Claudia and Paul
Claudia and Paul
Henry Gwiazda’s world, as represented in these three new audio-visual works, couldn’t be more uneventful or normal. A lot of everyday stuff happens: characters move through an urban landscape. But the remarkable thing is in the details; every link, join, gap, and connection turns the viewer’s attention to the negative space surrounding the action, the silence between events, the rhythm of life, the blank area around these words. There is an inverted, Zen rhythm that makes you notice more; he outCages Cage.
These are virtual worlds where humans, lights, text and sound conspire to shift your perspective on life and how we live in the world. Gwiazda's contemplative approach produces a new kind of multimedia choreography that is as likely to enlighten as it is to disturb. In addition to the three visual works there is the sound-only claudia and paul 2:13 a.m. audio version, which won the Grand Prize at the 2008 DIGit Media Exposition.
Henry Gwiazda is a new media artist/composer whose artistic trajectory has taken him from Downtown New York to Fargo, from sampling, sound effects, and immersive technologies to his current work with integrating new media with a focus on sound and movement. Gwiazda's works are regularly screened in festivals and galleries throughout the world including New York, Paris, Madrid, Cairo, Amsterdam, Beijing, Berlin, Naples, Marseilles, Damascus, Athens, Istanbul and many others. Last year, he won First Prize at Abstracta Cinema in Rome and this year, Second Prize at the Crosstalk Video Art Festival in Budapest.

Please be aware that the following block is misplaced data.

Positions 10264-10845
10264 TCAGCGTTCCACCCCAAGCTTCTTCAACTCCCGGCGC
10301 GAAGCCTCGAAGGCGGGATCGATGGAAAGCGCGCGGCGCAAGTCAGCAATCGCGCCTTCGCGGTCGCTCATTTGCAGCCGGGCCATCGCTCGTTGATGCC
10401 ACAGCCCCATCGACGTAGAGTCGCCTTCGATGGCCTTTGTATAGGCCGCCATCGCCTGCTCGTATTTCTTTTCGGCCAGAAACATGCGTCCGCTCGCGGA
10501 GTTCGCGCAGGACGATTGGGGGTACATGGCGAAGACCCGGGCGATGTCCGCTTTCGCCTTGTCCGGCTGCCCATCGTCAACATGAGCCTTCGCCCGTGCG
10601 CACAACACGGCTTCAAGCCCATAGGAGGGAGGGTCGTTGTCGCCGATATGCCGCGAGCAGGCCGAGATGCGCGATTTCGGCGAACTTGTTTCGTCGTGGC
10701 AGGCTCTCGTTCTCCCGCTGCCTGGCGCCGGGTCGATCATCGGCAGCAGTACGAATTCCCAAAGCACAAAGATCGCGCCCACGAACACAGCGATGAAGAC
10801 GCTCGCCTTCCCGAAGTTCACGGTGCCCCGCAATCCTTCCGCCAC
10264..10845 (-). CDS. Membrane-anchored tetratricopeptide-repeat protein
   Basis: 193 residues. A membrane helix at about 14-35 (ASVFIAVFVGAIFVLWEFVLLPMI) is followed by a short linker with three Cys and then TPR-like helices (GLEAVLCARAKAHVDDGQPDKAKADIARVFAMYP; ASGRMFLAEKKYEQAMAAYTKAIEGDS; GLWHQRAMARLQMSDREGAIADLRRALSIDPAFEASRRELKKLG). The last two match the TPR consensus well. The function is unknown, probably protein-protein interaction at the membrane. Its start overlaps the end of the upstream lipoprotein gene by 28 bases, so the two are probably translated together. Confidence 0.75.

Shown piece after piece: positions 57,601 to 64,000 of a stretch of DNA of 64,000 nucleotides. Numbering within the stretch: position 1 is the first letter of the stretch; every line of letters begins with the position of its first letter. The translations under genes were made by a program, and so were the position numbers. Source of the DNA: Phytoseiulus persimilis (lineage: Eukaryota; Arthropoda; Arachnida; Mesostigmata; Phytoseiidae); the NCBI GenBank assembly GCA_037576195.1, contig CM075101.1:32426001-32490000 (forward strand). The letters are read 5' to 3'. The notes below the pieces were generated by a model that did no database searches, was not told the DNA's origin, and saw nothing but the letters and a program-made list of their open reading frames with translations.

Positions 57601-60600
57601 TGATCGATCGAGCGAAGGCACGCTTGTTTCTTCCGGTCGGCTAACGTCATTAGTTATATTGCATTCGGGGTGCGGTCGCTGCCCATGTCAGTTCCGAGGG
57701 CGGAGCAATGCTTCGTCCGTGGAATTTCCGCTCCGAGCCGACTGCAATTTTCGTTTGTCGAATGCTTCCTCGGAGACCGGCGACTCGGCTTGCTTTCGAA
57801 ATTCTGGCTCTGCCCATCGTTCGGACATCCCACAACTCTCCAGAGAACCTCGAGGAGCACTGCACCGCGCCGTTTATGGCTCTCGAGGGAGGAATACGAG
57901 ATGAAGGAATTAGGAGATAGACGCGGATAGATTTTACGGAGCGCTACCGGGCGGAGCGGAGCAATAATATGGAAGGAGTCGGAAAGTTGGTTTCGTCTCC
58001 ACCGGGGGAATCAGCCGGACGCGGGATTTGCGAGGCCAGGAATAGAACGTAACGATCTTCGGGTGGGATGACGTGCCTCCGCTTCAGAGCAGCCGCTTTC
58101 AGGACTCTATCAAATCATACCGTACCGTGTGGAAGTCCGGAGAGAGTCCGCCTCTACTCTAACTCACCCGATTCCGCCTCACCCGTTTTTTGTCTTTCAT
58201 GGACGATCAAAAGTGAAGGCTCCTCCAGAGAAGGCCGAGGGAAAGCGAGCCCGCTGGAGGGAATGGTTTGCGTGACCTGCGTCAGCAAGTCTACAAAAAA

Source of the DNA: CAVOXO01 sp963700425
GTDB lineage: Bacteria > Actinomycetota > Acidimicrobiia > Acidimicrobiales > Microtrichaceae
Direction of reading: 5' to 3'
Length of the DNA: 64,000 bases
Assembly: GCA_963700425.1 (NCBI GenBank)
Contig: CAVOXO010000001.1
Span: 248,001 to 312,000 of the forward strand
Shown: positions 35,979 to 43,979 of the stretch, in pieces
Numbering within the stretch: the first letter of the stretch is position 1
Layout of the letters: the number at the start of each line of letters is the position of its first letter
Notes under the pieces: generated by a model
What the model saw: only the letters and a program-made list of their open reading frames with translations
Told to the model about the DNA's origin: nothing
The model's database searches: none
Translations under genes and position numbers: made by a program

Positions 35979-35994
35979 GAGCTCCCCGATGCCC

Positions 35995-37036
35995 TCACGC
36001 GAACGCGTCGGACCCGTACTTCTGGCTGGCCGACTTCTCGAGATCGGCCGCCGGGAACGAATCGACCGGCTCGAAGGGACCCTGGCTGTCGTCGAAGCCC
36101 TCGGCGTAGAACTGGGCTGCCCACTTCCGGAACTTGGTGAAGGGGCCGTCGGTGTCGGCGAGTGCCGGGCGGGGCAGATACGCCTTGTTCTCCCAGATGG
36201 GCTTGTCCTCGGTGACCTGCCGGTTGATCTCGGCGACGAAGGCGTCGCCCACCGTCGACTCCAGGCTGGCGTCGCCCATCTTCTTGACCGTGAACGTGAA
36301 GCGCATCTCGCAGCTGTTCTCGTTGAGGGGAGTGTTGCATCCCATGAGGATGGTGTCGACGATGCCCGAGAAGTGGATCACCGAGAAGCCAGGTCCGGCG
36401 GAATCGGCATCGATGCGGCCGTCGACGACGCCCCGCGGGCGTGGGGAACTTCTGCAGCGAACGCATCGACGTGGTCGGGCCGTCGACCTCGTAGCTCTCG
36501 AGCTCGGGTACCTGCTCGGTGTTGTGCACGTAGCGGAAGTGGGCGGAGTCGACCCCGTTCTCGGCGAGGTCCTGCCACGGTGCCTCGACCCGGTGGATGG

As animations [she's walking], they are not about noticing things, but about noticing how one notices things. These works evoke for me a state of consciousness which I have attained more frequently as I get older. The state of being strongly Present in any given environment and having a heightened awareness of the relationships between ordinary events and sounds brings with it a sense of joy, which is probably the joy of knowing that there is so much beauty and pleasure in being alive and in seeing, hearing, and feeling things, even when life is also full of horror and evil. These videos evoke this sense of joy for me.”
- David Finkelstein, Film Threat